Software Restriction Policy - 'Allow' GPO beneath 'Deny' GPO

I want to restrict all but one room of computers using a piece of software.

I have setup a Software Restriction Policy (as a loopback policy, so all users who log onto the computer have it applied) of deny to the software path .exe on the top level computer OU.
I then setup an identical loopback SRP policy to allow the software path .exe in a sub OU containing the computers I want to run the software.

Policy processing shows both polices are being applied but the software is still denied on all computers...

Is this the wrong approach?
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PberSolutions ArchitectCommented:
Standard windows process.  Deny trumps allows.  No matter where in the order
PberSolutions ArchitectCommented:
PeteAuthor Commented:
Thanks, can you block a specific GPO on a specific OU? The link you sent is blocking users from getting any GPO?
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PberSolutions ArchitectCommented:
Yet Another solution would be on the original GPO that has the deny, set the security to deny that one computer.
So edit the gpo, hit the delegation tab, select the advanced tab.  Add the one computer you want to have access, then deny it read
PberSolutions ArchitectCommented:
The Block inheritance, will block all above GPO's.  Not typically the idea solution.  Depending on your gpo structure, you could re-link desired blocked gpo's from above directly to the OU, but usually not a very elegant solution.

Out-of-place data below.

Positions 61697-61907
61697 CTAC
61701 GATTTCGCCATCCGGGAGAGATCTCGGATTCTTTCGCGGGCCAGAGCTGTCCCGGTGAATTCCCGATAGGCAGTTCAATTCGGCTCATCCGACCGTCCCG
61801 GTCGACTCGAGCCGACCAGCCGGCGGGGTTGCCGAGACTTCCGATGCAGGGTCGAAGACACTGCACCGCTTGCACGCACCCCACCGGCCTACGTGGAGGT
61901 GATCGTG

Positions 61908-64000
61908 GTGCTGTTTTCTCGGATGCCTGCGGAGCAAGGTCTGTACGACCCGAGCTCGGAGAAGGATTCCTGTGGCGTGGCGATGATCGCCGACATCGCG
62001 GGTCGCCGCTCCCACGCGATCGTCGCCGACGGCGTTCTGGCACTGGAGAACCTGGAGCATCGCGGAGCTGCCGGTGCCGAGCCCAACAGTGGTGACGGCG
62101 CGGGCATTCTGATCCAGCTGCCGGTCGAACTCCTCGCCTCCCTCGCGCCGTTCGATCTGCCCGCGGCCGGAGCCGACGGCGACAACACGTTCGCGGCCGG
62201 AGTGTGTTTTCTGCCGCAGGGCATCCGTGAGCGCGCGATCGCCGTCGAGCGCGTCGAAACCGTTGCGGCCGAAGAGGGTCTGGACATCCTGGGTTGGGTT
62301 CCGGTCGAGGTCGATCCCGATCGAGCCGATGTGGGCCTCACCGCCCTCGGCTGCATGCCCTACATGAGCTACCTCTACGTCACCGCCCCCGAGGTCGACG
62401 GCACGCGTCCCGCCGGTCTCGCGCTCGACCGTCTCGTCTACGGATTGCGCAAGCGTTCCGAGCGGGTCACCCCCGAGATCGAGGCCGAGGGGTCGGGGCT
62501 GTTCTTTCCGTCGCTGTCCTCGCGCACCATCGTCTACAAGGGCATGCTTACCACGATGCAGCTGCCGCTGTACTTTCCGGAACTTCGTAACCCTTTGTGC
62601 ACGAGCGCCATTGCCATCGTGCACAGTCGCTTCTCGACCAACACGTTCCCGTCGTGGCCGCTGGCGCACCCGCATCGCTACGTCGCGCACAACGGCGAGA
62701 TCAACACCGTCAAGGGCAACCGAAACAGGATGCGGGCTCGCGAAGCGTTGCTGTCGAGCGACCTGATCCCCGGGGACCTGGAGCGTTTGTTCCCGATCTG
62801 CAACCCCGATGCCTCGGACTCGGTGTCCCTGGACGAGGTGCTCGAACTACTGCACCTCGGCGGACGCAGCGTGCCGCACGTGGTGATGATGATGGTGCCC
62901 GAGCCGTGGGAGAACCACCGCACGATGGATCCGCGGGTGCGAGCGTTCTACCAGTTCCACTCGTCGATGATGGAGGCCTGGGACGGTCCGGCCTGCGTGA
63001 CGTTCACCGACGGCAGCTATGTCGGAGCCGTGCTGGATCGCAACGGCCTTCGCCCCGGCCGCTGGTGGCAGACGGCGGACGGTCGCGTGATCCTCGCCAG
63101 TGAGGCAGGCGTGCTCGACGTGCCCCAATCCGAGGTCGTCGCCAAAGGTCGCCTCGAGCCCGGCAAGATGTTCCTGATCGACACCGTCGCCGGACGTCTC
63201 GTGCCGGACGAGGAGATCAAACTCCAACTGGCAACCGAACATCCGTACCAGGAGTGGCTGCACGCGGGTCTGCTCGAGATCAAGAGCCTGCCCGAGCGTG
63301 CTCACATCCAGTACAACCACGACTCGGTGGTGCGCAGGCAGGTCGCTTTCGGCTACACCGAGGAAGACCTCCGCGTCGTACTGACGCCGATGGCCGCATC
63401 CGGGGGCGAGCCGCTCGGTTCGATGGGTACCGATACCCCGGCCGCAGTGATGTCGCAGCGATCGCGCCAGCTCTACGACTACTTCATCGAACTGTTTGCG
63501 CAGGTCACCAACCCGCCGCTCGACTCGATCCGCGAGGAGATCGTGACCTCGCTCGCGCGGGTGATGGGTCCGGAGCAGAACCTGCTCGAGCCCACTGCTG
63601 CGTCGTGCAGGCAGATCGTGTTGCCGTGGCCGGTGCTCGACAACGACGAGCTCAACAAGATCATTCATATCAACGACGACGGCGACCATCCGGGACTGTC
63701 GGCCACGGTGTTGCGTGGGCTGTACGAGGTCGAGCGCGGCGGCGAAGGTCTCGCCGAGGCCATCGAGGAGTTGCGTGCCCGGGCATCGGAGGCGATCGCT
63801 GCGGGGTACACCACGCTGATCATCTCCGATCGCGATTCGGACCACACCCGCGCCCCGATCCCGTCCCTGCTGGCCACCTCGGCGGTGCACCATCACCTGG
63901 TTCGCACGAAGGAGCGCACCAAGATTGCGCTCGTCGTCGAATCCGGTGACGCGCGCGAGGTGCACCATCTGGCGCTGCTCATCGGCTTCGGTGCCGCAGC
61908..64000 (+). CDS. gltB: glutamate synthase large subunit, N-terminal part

To block specific GPOs, That is as I explained using the delegation tab.

Using Denies are always a challenge.

Another option would be to revisit your OU structure.  Does the sub ou containing the desired need to be under the ou containing the deny
You could change it to have a general Workstation OU at the top, Then sub OU of the Workstations OU with computers with the deny and another sub OU of the Workstations OU with computers without the deny.  This would be a much cleaner architecture, GPO's that you want applied to all are at the Workstations OU, then the specific one to the sub OU.
About "deny trumps allow" - with SRP, it's different. The more precise rule wins, read But yes, since both of your rules are precise path rules right down to the name of the .exe, in that case, I suspect deny would indeed win.

You should simply use security filtering right at the GPO and not create sub-OUs for this.
PeteAuthor Commented:
Ok, how do I set security filtering so only computers in a group or OU can run the software? Can u be a bit more specific please?
PberSolutions ArchitectCommented:
I think it would get tricky with just security filtering since we are dealing with both computer and user GPOs.  you would need the add domain users to the security filtering.   Authenticated users includes computers, so that has to be removed.  then create a group that contains only the computers you want blocked and put that in the security filtering as well.

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You have a policy that restricts that .exe and we saw that it wins. Make that policy only readable by the computers that should get that restriction. There is nothing more to it. Security filtering needs to be understood, yes, but that's an altogether different question and not just a small side note here.
PeteAuthor Commented:
OK mcknife so are you agreeing with pber suggestion?

"Yet Another solution would be on the original GPO that has the deny, set the security to deny that one computer.
So edit the gpo, hit the delegation tab, select the advanced tab.  Add the one computer you want to have access, then deny it read"

You would deny read and apply, but I guess the outcome would be the same.
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